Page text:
Today’s Solutions: December 03, 2023

Following the MET gala, there’s been a lot of buzz around celebrities behaving in ways that promote unhealthy and toxic messages about body image and diet culture. The glamorization of extreme weight loss is a pervasive problem, especially considering how much sway social media has on our emotions and mental state. 

Plus, on the physical side, there’s already evidence that shows how extreme or constant dieting is unsustainable and can lead to weight cycling (repeatedly gaining and losing weight). To make matters worse, weight cycling is associated with an increased risk of type 2 diabetes, cardiovascular disease, and premature death.

According to Paula Atkinson, LCSW, a psychotherapist in Washington, DC who specializes in eating disorders and body image, “we know that dieting (of all kinds, but specifically… extreme restriction) is trauma to the body and the brain. It can lead to years of food obsession, body hatred, feeling out of control with food, and other sometimes lifelong consequences.”

However, these days there seem to be more people, celebrities and health experts alike, who will not stand for such dangerous messages and are calling out influential individuals on their harmful behavior.

Here are four things that we can all do to help stop toxic messages about diet culture and body image in their tracks, and create a safer, healthier space for everyone.

Remember that crash diets backfire in the long term

“Crash diets, or any diet promising quick weight loss, do not [deal with] the harder and more important issue of sustainability,” says California-based nutritionist Amanda Sauceda, RDN. “People are never able to keep up with restrictive diets, which can lead us into a vicious cycle of weight cycling, which is extremely detrimental to the body and mind.”

To support this claim, take a look at this 2020 meta-analysis that looked at data from many popular diet patterns such as low-carb, Mediterranean, low calorie, low fat, macronutrient counting, and more. The research revealed that even though it’s true that most people would lose weight in the first six months of all these diets, almost all participants would regain most or all of the weight within the year.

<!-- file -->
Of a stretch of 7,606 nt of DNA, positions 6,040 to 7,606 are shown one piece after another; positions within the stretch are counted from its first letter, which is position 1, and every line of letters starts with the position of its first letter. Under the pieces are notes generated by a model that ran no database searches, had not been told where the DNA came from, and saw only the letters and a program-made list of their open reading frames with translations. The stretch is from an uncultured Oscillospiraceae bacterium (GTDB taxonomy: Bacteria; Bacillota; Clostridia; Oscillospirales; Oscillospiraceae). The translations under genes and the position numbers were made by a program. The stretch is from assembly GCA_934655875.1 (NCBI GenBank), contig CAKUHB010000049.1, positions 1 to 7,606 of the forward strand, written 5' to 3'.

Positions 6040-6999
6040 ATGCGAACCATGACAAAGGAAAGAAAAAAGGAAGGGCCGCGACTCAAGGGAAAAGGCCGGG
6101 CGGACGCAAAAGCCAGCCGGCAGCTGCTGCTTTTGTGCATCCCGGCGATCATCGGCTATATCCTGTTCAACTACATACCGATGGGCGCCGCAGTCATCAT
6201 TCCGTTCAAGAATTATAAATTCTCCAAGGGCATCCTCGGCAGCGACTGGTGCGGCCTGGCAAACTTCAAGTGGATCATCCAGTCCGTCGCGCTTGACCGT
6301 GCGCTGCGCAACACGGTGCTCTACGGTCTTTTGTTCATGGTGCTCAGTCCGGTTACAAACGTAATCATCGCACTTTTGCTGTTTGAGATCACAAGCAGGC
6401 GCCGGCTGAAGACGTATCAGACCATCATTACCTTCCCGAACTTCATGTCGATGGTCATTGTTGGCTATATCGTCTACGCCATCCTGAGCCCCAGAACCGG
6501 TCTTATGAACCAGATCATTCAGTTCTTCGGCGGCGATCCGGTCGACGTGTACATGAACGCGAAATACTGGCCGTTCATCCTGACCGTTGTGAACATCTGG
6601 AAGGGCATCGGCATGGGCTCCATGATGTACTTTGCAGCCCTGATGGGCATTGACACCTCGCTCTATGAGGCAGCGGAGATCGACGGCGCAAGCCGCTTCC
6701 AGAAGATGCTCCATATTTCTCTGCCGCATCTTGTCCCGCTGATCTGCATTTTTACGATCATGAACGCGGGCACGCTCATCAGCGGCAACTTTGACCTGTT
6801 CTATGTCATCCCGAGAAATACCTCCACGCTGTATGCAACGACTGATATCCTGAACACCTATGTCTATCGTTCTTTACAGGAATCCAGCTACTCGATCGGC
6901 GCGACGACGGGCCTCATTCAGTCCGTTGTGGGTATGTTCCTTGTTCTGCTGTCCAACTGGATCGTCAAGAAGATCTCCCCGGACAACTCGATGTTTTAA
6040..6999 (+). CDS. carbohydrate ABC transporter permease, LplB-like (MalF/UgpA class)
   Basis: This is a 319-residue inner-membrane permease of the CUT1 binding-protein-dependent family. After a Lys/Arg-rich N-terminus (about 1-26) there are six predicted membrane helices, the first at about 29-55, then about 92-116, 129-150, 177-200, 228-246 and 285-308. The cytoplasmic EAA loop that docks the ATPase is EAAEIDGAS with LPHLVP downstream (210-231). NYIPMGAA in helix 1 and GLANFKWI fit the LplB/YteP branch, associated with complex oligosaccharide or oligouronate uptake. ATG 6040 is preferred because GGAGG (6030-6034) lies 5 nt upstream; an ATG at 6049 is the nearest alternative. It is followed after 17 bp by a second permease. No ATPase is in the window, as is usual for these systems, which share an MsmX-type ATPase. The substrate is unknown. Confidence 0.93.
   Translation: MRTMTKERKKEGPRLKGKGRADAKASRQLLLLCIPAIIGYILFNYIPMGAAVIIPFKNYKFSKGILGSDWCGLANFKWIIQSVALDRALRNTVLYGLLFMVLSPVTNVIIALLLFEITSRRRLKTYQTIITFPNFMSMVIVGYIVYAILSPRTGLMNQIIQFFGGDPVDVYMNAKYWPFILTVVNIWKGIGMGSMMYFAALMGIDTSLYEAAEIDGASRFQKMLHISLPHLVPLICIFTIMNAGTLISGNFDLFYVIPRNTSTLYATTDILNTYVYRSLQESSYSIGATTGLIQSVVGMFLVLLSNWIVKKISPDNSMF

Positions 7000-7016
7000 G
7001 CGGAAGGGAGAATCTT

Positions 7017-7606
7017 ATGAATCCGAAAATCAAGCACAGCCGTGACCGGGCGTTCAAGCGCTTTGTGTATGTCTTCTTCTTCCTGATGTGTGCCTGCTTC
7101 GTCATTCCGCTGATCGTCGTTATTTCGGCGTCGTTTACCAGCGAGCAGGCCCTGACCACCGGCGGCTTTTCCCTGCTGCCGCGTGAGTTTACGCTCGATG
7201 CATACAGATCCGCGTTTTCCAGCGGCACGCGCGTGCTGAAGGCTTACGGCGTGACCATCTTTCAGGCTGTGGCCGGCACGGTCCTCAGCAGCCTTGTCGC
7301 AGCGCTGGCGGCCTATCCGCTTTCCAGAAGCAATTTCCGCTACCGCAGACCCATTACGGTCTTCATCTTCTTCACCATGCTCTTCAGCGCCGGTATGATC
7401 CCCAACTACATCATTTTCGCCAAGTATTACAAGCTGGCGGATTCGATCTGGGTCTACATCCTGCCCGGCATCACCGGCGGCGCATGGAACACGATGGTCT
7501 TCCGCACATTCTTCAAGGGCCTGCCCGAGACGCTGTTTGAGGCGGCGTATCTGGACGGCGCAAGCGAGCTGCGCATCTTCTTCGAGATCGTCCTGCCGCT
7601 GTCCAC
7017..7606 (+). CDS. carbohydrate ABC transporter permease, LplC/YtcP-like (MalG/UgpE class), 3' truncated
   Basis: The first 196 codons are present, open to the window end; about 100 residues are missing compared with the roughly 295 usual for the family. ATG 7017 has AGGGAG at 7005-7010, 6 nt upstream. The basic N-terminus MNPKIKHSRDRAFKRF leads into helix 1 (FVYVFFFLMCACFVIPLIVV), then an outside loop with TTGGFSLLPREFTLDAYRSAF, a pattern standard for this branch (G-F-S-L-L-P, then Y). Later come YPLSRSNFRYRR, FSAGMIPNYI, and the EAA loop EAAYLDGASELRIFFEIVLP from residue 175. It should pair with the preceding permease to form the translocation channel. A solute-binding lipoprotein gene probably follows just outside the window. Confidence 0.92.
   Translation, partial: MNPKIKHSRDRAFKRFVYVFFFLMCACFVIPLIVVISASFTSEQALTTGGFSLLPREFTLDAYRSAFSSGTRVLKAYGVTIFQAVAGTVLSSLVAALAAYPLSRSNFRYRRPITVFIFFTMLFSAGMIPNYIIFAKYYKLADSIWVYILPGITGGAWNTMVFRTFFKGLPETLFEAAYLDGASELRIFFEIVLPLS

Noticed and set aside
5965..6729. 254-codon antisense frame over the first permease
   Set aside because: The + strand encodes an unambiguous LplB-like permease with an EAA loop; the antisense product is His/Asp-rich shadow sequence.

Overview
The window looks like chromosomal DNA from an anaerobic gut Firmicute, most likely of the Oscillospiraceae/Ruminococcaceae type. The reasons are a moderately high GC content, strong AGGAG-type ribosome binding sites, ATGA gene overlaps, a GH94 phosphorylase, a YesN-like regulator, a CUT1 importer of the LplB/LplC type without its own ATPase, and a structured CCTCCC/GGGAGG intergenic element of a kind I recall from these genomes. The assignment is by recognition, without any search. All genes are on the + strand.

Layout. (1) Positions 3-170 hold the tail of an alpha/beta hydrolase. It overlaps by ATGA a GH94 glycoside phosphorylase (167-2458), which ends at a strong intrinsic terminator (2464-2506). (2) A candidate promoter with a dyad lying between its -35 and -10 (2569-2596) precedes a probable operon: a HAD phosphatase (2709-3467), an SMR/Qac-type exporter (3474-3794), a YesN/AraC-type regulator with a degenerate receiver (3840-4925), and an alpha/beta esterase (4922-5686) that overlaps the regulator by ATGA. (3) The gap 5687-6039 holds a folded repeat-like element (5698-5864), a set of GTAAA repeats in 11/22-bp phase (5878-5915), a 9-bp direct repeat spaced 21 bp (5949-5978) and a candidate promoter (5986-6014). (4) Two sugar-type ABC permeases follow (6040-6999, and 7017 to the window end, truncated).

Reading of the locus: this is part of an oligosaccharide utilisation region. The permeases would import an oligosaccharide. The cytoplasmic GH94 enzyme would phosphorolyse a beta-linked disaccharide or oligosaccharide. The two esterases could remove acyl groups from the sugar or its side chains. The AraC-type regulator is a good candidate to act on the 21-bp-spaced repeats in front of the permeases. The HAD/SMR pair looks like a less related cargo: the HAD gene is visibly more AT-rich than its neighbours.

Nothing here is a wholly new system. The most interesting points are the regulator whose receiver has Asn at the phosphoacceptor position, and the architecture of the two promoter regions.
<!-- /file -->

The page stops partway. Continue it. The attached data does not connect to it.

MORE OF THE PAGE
Curate the media you consume

“Constant access and exposure to celebrities is almost unavoidable these days,” says Atkinson. “But we have some choice of who we follow, and who and what we allow into our consciousness.”

Of course, you won’t be able to dodge every harmful headline, but you can choose to stop following celebrities or people that make you feel as though you, your life, and your body aren’t “good enough.” Instead, try to follow social media accounts that encourage healthy relationships with food.

Stop putting celebrities on a pedestal

Even though we all know that social media platforms such as Instagram only show the highlights of someone’s life and not the full picture, it’s certainly worth repeating. Many celebrities and influencers display only their most glamorous moments and hide their everyday lives or difficult times.

Atkinson reminds her clients that many of the rich and famous struggle with severe body image issues and celebrating dramatic weight loss is often only perpetuating problematic mindsets and practices that are thriving behind the scenes.

Body acceptance is far more fulfilling than fitting into a dress

While Atkinson recognizes how hard it can be to remove yourself from diet culture and all the societal beliefs about body shape and food choices, she asserts that the “freedom from the entire scam is far more fulfilling and far less fleeting than fitting into any dress.”

Atkinson promotes body neutrality, which disconnects your self-worth from what your body looks like. This is seen as a healthier and more sustainable approach than body positivity, which calls for people to love their bodies at all times.

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